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This week in higher ed

•A decision at Southern University at New Orleans to direct part of student academic excellence fees to enhancing the salaries of two deans is drawing sharp criticism from the Faculty Senate, which cites a state law barring use of the money for administrative pay. The controversy arose after the Senate obtained an internal report showing $70,000 from a budget of roughly $800,000 from the new fee was being spent to upgrade salaries of deans of the colleges of education and business. (NOLA.com)
•A decision at Southern University at New Orleans to direct part of student “academic excellence” fees to enhancing the salaries of two deans is drawing sharp criticism from the Faculty Senate, which cites a state law barring use of the money for administrative pay. The controversy arose after the Senate obtained an internal report showing $70,000 from a budget of roughly $800,000 from the new fee was being spent to upgrade salaries of deans of the colleges of education and business. (NOLA.com)

•About 20 homicides occur on college campuses each year, compared to more than 70 when the areas adjoining campuses are included, according to Daniel Carter, vice president of Security on Campus, a national campus victims' advocacy group. At Butler University, students and faculty are provided wireless pendant transmitters that alert Butler police to the caller's location in case of emergency. (Indianapolis Star)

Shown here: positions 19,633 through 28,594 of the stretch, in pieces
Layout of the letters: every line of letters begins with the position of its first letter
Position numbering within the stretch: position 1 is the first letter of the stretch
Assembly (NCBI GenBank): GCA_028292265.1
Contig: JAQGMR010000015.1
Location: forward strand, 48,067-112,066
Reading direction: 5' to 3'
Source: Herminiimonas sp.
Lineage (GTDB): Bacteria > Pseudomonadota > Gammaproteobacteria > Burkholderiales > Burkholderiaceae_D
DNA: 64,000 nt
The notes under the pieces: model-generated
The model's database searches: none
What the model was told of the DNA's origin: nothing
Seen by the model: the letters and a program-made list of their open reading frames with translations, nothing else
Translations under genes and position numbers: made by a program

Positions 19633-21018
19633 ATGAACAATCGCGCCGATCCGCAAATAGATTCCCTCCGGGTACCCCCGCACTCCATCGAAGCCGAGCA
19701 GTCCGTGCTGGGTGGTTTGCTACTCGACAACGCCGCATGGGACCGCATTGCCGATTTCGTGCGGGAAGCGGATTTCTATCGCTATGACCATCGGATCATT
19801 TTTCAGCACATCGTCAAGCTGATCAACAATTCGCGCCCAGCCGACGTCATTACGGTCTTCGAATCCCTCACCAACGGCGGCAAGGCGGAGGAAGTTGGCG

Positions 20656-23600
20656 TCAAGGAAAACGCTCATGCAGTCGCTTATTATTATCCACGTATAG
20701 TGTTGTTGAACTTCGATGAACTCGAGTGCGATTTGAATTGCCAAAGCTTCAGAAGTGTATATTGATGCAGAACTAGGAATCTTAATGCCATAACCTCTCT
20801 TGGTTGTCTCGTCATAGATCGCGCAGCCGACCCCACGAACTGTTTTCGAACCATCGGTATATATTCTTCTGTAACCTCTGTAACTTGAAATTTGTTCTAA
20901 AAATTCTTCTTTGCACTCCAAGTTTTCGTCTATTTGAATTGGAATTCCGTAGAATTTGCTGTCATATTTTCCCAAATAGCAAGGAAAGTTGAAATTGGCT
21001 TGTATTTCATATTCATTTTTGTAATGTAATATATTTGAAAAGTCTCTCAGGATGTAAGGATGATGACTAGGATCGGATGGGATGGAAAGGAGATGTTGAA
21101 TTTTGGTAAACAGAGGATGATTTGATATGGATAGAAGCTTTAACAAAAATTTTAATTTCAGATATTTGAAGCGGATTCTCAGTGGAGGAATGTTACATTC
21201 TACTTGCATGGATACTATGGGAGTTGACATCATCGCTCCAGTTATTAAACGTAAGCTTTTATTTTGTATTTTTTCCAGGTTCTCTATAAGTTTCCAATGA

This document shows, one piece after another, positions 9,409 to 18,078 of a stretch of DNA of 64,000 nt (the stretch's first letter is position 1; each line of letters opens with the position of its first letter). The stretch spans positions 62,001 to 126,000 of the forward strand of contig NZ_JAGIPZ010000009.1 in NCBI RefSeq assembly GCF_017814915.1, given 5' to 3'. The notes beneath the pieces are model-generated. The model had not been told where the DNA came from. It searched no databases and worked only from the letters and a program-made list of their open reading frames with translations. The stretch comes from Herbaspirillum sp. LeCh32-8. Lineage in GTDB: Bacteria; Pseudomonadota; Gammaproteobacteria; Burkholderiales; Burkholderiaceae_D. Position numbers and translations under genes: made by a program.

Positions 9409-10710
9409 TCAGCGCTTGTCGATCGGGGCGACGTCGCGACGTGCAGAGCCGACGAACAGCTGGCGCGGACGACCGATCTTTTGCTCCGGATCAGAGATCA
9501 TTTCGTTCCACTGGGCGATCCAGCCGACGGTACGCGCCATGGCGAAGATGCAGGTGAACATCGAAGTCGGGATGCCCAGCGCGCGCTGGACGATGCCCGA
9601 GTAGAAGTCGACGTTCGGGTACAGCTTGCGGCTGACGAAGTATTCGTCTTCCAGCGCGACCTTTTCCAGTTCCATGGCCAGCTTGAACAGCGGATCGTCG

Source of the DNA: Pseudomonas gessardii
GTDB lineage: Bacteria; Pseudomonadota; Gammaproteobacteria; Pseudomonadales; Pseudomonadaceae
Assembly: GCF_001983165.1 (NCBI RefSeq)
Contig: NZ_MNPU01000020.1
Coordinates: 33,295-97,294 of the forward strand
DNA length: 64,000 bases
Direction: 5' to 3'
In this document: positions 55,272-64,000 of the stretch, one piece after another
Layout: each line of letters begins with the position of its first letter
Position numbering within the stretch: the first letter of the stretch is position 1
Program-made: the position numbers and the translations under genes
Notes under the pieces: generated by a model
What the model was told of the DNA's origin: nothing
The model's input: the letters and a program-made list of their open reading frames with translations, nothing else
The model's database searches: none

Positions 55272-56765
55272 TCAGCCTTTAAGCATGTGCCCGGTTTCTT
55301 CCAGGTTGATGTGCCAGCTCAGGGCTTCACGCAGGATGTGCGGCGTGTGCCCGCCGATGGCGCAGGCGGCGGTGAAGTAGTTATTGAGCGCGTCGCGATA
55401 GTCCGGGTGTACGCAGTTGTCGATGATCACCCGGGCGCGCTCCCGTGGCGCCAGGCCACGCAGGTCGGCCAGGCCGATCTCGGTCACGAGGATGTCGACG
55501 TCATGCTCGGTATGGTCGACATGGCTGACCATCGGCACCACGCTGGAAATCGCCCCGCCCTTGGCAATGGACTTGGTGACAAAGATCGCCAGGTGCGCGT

•House Republicans are considering legislation a major revamp of the present system of permitting recent college graduates to consolidate student loans at fixed interest rates. (The Washington Post)

•Community colleges in Arizona could start offering bachelor's degrees to help meet rural demands for teachers, nurses and other professionals under a bill posed by a Mesa lawmaker. Since 2000, the state's 10 community college districts have seen a 29 percent increase in enrollment. (The Arizona Republic)

•A handful of universities across the nation are offering roommate selection software, allowing students to log on and choose their own roomie. Students enter personal profiles, answer questions about lifestyle and habits and indicate what they are looking for in a roommate. Then, they can view profiles of compatible students and communicate with them via phone or e-mail. The service is free. Thirteen universities outsource the service to the Atlanta-based firm WebRoomz. (The Christian Science Monitor)

•College students convicted of serious crimes connected to campus riots face hefty financial penalties under a bill approved by a Minnesota House committee. Those convicted of a gross misdemeanor or felony would lose state financial aid and have to pay the same tuition as out-of-state students for one year. (Pioneer Press)

•Under a contentious provision of federal law, tens of thousands of would-be college students have been denied financial aid due to past drug offenses. Rep. Mark Souder of Indiana, who wrote the law, said the penalty was meant to discourage students from experimenting with drugs, not to punish people trying to get their lives back on track. (The New York Times)

•When officials at Duquesne University needed more space for housing, the school bought a $22 million apartment building. For the financially struggling city, the development meant losing another taxable property. Now, the city is challenging the tax-exempt status of the dorm and may take the fight to other universities. (Yahoo News)

•The parents of a Fresno State University equestrian team member who died after falling from a horse have filed a $10 million negligence claim against the school. The parents say their daughter was put at risk by the school's lack of coaches or supervision. In addition, they are “very concerned” about apparent discrepancies in university reports about their daughter's death. (CNN)